• richardrozoff
      December 22, 2011 at 4:17 pm

      Very astute observations. Astonishingly so, in fact.
      This is from 1838, from Vladimir Odoevsky, a writer and philosopher who had a major influence on the later Dostoevsky.
      The following except is from a political parable on (exactly) utilitarianism devolving into what you aptly term nullitarianism:

      https://rickrozoff.wordpress.com/2011/06/19/vladimir-odoevsky-city-without-a-name-system-with-one/

      “Many years passed in these internecine and external wars, which would now stop for a while, now flare up again with added bitterness. Common and individual sorrows led to a common feeling of general despondence. Exhausted by the long struggle people gave themselves up to idleness. No one wanted to do anything for the future. All feelings, all thoughts, all man’s incentive were limited to the present moment…The divine, inspiring language of poetry was inaccessible to a Benthamite. Great phenomena of nature did not plunge him into lighthearted thought which diverts man from earthly sorrow. Mothers knew no songs they could sing at their babies’ cradles. The natural, poetical element was long since killed by selfish calculations of profit. The death of this element contaminated all other elements of human nature; all abstract, general thoughts which unite people seemed to be madness; books, knowledge, laws of morality – useless luxury. Only one word – benefit – had remained from former glorious times, but it, too, acquired an indefinite meaning; everyone interpreted it in his own way.”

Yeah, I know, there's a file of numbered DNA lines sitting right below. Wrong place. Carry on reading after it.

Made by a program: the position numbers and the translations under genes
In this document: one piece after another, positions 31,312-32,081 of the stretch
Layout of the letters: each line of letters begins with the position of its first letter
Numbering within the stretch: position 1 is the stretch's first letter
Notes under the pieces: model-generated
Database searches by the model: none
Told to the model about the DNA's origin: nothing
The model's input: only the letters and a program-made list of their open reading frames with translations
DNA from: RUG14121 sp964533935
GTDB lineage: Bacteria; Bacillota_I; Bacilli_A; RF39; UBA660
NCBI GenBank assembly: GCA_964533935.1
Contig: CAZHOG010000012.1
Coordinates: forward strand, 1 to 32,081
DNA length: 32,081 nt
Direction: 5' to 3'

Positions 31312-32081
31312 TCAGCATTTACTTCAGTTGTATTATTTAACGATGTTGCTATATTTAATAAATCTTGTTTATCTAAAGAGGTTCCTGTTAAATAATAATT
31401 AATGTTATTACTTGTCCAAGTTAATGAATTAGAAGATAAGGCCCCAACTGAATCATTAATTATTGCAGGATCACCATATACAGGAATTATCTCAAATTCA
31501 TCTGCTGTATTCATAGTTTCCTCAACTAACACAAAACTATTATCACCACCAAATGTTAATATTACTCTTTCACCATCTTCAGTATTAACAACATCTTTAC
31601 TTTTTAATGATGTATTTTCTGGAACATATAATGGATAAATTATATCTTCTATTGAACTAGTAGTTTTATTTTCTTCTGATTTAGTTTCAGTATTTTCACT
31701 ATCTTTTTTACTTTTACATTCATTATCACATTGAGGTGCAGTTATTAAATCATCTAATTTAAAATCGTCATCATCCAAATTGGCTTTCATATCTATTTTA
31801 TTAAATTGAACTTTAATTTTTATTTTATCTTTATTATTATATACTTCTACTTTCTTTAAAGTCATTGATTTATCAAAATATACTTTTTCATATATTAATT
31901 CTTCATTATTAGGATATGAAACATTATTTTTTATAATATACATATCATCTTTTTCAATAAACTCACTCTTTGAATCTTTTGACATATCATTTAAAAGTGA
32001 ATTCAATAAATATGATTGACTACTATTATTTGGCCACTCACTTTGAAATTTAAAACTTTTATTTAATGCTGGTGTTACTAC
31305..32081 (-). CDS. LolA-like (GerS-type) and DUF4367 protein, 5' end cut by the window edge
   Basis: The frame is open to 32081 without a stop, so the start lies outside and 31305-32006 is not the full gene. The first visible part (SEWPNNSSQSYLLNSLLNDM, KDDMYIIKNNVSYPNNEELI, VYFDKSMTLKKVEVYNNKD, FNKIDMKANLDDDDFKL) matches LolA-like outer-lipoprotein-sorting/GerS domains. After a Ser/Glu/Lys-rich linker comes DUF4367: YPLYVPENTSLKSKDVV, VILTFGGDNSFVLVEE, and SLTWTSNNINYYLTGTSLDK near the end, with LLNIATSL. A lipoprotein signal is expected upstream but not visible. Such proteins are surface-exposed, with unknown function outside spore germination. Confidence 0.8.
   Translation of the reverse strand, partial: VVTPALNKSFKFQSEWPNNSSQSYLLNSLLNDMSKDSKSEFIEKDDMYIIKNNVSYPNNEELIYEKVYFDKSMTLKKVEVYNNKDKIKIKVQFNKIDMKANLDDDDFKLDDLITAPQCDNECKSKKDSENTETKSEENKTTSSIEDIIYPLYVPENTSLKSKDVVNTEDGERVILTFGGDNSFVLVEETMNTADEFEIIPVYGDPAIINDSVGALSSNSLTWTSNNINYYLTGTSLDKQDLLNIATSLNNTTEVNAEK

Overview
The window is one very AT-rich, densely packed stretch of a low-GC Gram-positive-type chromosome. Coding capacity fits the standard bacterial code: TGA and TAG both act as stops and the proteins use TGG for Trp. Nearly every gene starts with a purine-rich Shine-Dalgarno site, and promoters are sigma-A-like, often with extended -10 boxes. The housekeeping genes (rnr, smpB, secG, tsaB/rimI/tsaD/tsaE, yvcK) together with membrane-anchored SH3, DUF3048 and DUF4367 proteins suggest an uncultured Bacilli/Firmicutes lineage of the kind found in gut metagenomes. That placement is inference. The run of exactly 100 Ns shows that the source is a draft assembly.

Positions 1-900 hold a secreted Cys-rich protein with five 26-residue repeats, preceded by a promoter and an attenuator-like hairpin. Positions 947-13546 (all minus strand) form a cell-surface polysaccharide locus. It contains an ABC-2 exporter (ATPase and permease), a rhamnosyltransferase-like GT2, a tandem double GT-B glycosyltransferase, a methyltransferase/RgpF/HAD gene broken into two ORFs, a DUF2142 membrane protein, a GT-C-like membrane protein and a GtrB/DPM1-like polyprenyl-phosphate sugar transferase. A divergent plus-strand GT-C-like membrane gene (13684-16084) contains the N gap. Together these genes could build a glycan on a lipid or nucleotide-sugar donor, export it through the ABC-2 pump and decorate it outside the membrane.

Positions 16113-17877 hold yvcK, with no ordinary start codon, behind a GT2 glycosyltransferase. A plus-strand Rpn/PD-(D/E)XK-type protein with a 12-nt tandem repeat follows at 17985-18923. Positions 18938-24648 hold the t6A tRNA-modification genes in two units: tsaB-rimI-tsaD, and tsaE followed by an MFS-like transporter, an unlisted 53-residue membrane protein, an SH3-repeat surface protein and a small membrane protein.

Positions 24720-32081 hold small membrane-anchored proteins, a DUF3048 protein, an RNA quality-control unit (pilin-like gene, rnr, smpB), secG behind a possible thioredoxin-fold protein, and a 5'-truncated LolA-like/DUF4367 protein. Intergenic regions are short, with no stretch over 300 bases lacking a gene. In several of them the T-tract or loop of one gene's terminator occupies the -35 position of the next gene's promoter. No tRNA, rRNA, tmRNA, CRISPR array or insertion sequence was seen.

1. October 6, 2013 at 4:10 pm